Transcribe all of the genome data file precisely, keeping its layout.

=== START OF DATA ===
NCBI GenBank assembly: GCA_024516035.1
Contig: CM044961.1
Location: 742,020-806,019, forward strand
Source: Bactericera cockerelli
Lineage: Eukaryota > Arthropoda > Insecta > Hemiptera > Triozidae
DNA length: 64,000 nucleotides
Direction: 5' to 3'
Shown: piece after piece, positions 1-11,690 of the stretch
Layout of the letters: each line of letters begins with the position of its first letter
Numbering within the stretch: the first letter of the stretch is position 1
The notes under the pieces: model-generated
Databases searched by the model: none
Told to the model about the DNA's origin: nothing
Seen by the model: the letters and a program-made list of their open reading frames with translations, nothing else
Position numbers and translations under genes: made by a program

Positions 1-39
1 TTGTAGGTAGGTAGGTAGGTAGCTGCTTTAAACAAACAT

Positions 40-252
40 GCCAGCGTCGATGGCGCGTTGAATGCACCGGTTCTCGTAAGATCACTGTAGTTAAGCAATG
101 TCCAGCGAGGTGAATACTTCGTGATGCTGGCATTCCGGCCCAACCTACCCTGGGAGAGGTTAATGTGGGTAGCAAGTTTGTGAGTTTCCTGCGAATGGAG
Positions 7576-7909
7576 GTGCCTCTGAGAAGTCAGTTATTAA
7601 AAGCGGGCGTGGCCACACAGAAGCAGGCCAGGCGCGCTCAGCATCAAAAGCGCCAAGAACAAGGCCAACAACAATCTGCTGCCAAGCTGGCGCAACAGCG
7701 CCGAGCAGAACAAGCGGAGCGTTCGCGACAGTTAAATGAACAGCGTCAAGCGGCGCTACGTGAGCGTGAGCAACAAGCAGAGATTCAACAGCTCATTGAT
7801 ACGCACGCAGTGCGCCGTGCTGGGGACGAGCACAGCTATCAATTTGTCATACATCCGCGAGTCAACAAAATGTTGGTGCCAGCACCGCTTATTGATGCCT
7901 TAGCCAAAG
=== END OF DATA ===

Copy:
NCBI GenBank assembly: GCA_024516035.1
Contig: CM044961.1
Location: 742,020-806,019, forward strand
Source: Bactericera cockerelli
Lineage: Eukaryota > Arthropoda > Insecta > Hemiptera > Triozidae
DNA length: 64,000 nucleotides
Direction: 5' to 3'
Shown: piece after piece, positions 1-11,690 of the stretch
Layout of the letters: each line of letters begins with the position of its first letter
Numbering within the stretch: the first letter of the stretch is position 1
The notes under the pieces: model-generated
Databases searched by the model: none
Told to the model about the DNA's origin: nothing
Seen by the model: the letters and a program-made list of their open reading frames with translations, nothing else
Position numbers and translations under genes: made by a program

Positions 1-39
1 TTGTAGGTAGGTAGGTAGGTAGCTGCTTTAAACAAACAT

Positions 40-252
40 GCCAGCGTCGATGGCGCGTTGAATGCACCGGTTCTCGTAAGATCACTGTAGTTAAGCAATG
101 TCCAGCGAGGTGAATACTTCGTGATGCTGGCATTCCGGCCCAACCTACCCTGGGAGAGGTTAATGTGGGTAGCAAGTTTGTGAGTTTCCTGCGAATGGAG
Positions 7576-7909
7576 GTGCCTCTGAGAAGTCAGTTATTAA
7601 AAGCGGGCGTGGCCACACAGAAGCAGGCCAGGCGCGCTCAGCATCAAAAGCGCCAAGAACAAGGCCAACAACAATCTGCTGCCAAGCTGGCGCAACAGCG
7701 CCGAGCAGAACAAGCGGAGCGTTCGCGACAGTTAAATGAACAGCGTCAAGCGGCGCTACGTGAGCGTGAGCAACAAGCAGAGATTCAACAGCTCATTGAT
7801 ACGCACGCAGTGCGCCGTGCTGGGGACGAGCACAGCTATCAATTTGTCATACATCCGCGAGTCAACAAAATGTTGGTGCCAGCACCGCTTATTGATGCCT
7901 TAGCCAAAG